* National Bank’s Cameron Doerksen cut his Chorus Aviation Inc. (CHR-T) target to $4.25 from $4.50 with an “outperform” rating, while Scotia’s Konark Gupta reduced his target to $4 from $4.40 with a “sector perform” rating. The average is $4.37.
“CHR reported a nice Q1 beat but, more importantly, it continued the solid progress on deleveraging, marching toward its goals with an asset-lighter model,” said Mr. Gupta. “It reaffirmed 2023 guidance, 2024 leverage ratio target, and confidence in launching Falko’s Fund III in Q2. With minor changes to our estimates, we continue to expect an EBITDA peak this year and relatively steady EPS between 2023 and 2025 as CHR monetizes assets to drive deleveraging, which would reduce leasing revenue but also reduce depreciation and interest costs.”
* Canaccord Genuity’s Matt Bottomley lowered his target for Cronos Group Inc. (CRON-T) to $4 from $4.25 with a “buy” rating, while CIBC’s John Zamparo cut his target to $2.75 from $3 with an “outperformer” rating. The average is $3.74.
* National Bank’s Shane Nagle raised his Ero Copper Corp. (ERO-T) target to $26.50, below the $28.05 average, from $25.50 with a “sector perform” rating, while Canaccord Genuity’s Dalton Baretto moved his target to $31.50 from $32 with a “buy” rating.
* Canaccord Genuity’s Yuri Lynk raised his Finning International Inc. (FTT-T) target to $47 from $43 with a “buy” rating. Others making changes include: BMO’s Devin Dodge to $47 from $43 with an “outperform” rating, National Bank’s Maxim Sytchev to $42 from $40 with a “sector perform” rating, Scotia Capital’s Michael Doumet to $46 from $45 with a “sector outperform” rating and CIBC’s Jacob Bout to $47 from $45 with an “outperformer” rating. The average is $43.89.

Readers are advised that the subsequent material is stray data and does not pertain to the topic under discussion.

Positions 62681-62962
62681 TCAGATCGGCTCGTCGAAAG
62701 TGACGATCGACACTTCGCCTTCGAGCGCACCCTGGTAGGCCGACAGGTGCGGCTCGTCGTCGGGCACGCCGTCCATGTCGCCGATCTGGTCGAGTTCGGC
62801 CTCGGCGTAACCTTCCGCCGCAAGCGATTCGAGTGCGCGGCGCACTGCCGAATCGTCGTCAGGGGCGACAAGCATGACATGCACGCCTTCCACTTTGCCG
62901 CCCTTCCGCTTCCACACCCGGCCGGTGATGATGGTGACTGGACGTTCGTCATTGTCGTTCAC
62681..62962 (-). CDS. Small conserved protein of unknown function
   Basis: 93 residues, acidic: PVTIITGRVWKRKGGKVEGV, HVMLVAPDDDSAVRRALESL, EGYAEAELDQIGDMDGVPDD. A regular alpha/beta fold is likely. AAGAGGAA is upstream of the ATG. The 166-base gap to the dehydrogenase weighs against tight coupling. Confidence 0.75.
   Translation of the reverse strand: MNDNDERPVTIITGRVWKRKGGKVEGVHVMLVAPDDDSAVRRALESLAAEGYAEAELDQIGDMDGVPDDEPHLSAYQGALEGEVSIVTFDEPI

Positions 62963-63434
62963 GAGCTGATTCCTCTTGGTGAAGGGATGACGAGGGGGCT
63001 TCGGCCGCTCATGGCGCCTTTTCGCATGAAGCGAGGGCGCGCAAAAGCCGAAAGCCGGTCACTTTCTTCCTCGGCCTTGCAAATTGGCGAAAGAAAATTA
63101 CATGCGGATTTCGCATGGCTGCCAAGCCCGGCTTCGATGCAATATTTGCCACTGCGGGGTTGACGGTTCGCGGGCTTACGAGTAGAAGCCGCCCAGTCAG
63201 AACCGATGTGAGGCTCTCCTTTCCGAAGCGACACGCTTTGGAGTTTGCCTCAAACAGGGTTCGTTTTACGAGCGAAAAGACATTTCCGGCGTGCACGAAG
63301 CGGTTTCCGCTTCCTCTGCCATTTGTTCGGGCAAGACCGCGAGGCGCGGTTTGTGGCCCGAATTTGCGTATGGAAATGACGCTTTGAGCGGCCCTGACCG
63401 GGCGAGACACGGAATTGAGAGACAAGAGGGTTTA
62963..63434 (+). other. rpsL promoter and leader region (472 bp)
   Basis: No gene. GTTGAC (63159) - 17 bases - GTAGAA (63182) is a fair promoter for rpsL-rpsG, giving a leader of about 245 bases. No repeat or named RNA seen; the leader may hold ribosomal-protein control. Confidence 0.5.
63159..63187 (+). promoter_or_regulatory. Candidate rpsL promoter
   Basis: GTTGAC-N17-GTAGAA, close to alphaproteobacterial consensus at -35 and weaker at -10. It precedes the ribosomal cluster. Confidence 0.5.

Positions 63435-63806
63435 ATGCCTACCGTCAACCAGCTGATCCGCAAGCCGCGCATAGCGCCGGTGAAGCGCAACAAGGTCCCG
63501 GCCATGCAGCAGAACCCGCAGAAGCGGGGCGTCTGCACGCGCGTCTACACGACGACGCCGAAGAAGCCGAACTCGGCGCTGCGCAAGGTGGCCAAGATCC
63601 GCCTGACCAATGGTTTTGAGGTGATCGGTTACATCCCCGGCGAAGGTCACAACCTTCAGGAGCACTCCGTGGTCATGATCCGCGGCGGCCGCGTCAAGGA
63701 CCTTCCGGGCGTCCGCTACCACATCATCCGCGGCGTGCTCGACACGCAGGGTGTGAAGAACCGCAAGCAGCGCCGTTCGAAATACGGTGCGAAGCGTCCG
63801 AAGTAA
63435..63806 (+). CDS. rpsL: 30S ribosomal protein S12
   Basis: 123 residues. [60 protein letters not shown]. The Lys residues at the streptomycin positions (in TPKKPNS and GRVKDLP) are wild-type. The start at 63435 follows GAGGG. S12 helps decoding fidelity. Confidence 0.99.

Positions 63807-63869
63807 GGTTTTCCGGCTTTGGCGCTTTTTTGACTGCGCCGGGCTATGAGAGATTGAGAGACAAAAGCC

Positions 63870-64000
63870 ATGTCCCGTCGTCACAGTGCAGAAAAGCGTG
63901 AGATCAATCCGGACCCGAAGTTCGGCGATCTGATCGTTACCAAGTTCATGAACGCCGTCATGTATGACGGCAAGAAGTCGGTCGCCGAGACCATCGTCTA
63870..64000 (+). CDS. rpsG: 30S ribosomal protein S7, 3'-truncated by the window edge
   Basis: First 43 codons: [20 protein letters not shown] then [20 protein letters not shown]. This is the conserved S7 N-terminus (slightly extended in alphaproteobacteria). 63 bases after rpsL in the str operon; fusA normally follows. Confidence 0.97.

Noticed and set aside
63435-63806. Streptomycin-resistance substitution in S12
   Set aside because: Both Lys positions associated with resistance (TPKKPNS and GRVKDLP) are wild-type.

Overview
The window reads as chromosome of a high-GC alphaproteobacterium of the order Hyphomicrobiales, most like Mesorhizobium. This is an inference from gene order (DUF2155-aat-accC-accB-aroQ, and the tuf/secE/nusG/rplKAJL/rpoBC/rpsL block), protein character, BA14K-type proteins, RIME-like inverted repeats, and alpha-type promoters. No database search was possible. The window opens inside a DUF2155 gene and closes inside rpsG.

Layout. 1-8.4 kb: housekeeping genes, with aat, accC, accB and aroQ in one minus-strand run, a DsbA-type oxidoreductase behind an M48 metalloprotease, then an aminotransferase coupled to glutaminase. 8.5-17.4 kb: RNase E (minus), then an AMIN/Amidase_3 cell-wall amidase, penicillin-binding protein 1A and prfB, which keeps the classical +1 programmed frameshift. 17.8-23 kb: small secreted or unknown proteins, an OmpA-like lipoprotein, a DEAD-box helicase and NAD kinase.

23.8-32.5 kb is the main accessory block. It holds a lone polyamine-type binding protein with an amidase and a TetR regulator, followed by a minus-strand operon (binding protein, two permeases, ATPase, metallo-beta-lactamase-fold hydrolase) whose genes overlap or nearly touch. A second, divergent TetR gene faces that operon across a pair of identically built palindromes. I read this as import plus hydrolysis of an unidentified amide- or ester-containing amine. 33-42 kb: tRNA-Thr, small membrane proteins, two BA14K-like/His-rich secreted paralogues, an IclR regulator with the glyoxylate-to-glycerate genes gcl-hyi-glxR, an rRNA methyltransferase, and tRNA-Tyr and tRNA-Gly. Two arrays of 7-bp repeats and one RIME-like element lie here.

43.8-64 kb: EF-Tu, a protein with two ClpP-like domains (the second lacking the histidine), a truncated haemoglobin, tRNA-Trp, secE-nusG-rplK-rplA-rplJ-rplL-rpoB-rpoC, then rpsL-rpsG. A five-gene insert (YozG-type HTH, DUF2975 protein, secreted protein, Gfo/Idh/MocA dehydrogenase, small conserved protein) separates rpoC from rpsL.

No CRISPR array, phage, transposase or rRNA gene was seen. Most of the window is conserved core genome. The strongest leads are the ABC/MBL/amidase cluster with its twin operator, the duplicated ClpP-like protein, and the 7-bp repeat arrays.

“In our view, FTT is executing very well, demand trends in its territories are favourable, and the company has meaningful market share growth opportunities in product support and Chilean mining,” said Mr. Dodge. “The streamlining of its overhead costs provides further evidence of the improved cost discipline across the business. Heightened concerns over an economic pullback may keep a lid on the shares in the very near term, but we believe FTT has significant torque to a positive shift in investor sentiment.”
* CIBC’s Mark Petrie cut his George Weston Ltd. (WN-T) target by $1 to $209, above the $195.86 average, with an “outperformer” rating, while RBC’s Irene Nattel trimmed her target to $214 from $215 with an “outperform” rating.
* Raymond James’ David Quezada reduced his Innergex Renewable Energy Inc. (INE-T) target to $21.50 from $24 with an “outperform” rating. The average is $19.04.